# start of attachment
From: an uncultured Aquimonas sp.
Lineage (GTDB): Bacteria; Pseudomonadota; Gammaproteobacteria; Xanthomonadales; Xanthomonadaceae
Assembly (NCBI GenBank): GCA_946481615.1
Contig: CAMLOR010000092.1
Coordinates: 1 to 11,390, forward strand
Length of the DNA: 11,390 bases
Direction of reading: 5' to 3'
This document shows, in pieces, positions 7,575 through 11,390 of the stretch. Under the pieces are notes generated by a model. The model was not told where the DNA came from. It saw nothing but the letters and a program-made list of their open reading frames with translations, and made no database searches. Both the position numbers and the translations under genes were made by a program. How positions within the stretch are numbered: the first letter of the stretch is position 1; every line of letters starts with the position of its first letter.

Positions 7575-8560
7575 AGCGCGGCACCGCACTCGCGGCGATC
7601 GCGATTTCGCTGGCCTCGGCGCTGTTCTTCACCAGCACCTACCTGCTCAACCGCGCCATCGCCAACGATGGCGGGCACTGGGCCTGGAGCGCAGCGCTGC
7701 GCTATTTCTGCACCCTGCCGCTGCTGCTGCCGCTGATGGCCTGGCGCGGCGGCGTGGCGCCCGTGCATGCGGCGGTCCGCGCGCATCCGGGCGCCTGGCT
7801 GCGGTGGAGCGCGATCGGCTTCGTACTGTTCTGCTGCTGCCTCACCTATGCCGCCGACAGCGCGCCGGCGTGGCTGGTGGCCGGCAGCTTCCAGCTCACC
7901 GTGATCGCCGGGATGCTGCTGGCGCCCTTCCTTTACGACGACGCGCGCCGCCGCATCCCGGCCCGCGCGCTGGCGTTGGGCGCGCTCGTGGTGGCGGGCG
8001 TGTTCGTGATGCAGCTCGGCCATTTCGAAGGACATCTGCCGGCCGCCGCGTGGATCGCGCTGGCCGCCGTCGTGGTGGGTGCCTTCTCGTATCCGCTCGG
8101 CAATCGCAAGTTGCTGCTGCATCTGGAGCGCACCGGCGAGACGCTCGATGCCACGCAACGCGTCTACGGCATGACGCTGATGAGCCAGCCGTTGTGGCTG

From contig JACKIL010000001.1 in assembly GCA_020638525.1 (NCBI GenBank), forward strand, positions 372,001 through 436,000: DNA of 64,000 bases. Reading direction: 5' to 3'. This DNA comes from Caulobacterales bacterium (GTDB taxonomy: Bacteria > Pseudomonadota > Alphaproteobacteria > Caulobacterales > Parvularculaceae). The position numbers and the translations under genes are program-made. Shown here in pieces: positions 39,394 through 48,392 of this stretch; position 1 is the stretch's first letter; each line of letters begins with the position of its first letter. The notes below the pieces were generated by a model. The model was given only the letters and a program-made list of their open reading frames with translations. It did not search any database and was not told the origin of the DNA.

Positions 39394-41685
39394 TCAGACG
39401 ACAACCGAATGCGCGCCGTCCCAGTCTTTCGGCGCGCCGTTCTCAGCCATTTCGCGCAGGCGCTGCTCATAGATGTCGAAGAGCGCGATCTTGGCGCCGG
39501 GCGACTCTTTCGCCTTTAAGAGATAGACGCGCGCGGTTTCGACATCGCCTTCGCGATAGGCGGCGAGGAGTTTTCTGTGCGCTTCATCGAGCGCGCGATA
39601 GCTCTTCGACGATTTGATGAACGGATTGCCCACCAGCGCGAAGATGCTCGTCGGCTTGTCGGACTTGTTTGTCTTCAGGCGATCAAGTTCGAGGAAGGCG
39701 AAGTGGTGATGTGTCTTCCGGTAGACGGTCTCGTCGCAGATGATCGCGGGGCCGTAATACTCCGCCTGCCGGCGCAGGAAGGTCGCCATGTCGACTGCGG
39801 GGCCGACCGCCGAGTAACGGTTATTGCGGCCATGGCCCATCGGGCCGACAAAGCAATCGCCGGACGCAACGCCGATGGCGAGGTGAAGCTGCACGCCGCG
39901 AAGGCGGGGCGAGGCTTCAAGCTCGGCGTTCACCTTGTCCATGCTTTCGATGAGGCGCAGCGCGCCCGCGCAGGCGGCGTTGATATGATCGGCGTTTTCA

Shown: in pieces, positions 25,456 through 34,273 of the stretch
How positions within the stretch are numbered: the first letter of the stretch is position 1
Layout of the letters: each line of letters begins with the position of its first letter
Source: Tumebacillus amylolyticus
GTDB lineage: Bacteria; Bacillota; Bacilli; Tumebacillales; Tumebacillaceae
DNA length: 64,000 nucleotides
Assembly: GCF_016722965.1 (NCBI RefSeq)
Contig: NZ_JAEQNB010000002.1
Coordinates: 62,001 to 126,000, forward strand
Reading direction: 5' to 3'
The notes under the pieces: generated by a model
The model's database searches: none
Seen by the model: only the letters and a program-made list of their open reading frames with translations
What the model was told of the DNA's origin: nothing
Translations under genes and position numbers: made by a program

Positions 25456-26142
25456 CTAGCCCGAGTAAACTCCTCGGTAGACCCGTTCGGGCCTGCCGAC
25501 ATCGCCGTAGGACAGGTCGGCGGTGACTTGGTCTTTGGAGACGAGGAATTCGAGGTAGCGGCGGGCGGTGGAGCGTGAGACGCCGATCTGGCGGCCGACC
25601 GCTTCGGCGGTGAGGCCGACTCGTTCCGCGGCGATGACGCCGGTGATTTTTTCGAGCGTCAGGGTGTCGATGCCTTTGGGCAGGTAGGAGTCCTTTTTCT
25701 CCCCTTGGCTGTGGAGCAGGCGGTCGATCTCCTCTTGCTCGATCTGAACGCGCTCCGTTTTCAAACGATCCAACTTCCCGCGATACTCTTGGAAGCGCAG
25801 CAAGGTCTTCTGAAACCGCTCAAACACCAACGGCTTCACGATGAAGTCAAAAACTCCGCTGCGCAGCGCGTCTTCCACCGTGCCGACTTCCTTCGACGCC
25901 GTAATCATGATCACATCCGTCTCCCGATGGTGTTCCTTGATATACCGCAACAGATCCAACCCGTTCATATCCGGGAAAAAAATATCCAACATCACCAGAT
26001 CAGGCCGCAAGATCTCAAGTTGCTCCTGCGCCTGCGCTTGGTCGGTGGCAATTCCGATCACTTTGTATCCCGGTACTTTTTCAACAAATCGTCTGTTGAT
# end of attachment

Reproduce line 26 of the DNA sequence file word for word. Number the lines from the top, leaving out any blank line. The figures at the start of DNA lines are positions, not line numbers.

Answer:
Shown: in pieces, positions 25,456 through 34,273 of the stretch